Purpose: To carry out a longitudinal study of patients with Fuchs' heterochromic uveitis (FHU) in western Sweden and to establish the factors responsible for diagnostic delay.
Methods: A sample of 54 patients, 51 with monocular and three with binocular FHU, were followed for periods ranging from 8 months to 15 years. Firm diagnostic criteria were set. A detailed anamnesis regarding ocular and extraocular symptoms was taken. The eyes were repeatedly examined. Toxoplasma serology was analysed. Complications were noted.
Results: The delay between the first visit to an ophthalmologist and diagnosis was 0-26 years. The most common first symptom was floaters. Iris heterochromia was absent in 11 patients and discrete in 26. Iris atrophy (a diagnostic criterion) was easy to miss. Chorioretinal scars were found in six patients. Toxoplasma serology was positive in 18 (35%) patients. The only serious complication was glaucoma.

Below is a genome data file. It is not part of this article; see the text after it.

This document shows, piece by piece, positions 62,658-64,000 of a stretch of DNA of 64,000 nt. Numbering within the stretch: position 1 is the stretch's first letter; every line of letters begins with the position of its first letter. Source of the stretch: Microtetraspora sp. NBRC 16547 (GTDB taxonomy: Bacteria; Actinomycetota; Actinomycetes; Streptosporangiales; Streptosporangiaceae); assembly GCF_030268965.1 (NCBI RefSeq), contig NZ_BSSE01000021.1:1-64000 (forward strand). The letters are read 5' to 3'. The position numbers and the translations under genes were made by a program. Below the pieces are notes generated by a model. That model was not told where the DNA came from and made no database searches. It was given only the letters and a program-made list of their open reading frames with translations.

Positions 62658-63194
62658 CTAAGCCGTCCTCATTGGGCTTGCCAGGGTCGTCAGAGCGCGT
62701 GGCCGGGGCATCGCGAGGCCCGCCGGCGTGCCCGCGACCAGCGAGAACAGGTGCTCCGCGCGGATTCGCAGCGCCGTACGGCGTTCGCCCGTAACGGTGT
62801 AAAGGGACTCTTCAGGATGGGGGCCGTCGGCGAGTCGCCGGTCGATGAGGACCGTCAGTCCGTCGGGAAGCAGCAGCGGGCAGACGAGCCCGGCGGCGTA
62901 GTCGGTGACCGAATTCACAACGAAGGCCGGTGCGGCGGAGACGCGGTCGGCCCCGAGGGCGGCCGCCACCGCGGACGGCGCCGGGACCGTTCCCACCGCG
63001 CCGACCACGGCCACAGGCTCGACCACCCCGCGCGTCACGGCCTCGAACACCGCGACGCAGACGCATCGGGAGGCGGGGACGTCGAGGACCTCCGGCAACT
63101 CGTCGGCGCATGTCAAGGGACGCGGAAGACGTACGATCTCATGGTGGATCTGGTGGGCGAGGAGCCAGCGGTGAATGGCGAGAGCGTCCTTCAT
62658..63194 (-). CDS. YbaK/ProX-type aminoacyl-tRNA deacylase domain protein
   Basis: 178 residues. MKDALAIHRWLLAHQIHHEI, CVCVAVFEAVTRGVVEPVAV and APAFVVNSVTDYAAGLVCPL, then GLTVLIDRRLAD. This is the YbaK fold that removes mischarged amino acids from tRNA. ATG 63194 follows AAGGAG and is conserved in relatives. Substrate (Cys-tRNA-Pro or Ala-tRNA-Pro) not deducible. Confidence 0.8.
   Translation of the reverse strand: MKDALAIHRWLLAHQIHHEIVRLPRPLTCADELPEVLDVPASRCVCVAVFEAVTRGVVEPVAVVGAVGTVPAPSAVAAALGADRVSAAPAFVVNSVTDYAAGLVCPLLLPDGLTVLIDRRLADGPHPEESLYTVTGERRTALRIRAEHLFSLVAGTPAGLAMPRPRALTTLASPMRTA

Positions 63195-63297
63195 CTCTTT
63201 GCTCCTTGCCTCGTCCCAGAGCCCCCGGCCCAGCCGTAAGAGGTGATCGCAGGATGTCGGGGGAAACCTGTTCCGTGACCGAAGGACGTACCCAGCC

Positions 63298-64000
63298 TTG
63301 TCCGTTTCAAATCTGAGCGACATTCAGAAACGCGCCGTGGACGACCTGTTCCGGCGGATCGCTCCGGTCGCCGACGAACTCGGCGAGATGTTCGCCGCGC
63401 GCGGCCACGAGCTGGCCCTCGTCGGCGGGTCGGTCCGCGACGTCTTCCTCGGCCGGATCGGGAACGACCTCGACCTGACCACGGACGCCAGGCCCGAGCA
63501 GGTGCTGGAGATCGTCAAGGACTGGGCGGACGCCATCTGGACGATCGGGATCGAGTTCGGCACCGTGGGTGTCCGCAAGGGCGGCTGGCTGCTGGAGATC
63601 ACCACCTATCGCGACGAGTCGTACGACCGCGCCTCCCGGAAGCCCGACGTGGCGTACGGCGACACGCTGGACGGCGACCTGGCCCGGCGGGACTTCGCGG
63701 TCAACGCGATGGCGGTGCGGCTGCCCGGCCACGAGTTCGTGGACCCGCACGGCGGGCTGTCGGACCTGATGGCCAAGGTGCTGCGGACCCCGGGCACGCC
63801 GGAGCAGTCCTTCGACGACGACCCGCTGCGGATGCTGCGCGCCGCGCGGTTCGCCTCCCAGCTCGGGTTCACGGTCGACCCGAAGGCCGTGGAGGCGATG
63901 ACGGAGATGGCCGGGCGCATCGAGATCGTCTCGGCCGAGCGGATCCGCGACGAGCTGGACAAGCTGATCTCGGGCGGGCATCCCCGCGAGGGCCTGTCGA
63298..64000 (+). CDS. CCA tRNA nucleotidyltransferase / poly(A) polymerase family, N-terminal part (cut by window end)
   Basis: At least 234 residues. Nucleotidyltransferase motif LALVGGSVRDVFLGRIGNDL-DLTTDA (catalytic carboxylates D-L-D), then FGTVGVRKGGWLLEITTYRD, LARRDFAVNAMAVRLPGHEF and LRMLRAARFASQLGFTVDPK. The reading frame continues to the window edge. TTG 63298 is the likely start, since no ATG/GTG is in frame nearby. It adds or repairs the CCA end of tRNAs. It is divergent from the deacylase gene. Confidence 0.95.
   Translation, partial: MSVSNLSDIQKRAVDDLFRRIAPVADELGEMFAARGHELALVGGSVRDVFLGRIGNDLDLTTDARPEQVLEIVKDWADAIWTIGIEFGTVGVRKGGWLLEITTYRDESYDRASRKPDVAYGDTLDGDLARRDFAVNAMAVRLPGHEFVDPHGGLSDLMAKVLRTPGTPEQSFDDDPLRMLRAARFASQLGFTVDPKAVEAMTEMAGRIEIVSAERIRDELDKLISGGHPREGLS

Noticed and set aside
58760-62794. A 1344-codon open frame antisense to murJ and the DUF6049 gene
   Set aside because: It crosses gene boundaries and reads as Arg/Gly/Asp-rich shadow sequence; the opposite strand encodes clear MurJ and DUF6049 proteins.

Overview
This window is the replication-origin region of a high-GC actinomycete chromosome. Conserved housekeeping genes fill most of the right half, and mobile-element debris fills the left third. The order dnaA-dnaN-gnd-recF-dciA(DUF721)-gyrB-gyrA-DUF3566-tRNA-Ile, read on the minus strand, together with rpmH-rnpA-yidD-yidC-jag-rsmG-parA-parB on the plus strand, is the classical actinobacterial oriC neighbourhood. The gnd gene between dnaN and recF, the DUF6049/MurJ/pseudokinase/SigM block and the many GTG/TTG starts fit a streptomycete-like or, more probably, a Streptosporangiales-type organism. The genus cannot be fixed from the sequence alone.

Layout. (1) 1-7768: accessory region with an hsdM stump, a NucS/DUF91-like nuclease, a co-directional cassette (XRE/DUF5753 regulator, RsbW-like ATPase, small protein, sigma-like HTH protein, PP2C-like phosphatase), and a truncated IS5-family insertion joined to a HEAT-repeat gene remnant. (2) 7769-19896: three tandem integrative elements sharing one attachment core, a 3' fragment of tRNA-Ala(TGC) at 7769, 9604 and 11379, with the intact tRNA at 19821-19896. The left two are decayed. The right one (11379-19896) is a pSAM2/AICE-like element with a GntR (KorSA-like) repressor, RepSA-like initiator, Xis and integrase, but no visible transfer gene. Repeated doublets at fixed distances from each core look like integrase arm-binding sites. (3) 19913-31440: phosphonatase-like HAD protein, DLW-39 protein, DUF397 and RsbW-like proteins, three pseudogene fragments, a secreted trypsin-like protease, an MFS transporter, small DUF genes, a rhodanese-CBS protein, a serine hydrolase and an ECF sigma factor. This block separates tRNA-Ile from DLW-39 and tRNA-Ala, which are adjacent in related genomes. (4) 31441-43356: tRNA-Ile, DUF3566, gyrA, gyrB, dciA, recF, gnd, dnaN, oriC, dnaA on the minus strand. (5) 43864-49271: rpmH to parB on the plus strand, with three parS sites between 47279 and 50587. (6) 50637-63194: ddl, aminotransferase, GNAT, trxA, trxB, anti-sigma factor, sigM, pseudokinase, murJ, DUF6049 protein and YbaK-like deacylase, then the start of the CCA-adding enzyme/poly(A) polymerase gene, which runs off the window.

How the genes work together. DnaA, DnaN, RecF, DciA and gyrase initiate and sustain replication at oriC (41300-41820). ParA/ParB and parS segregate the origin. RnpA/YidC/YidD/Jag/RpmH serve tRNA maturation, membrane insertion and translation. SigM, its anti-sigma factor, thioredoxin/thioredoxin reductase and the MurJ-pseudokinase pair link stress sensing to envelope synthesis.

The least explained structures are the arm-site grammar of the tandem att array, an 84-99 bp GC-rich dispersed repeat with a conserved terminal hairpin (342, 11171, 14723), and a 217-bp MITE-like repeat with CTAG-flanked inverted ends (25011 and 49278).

Conclusions: The most important reason for delay in diagnosis of FHU is, in our opinion, failure to consider the disease as a diagnosis. This failure may occur because heterochromia is often missing or discrete, iris atrophy is easily overlooked, and vitreous opacities are common, often cause early symptoms and can explain prolonged workup and therapy. A connection with toxoplasmosis in individual cases cannot be excluded but toxoplasmosis cannot be considered a major aetiological factor. If detailed anamnesis is negative and diagnostic criteria are fulfilled, no further workup is required.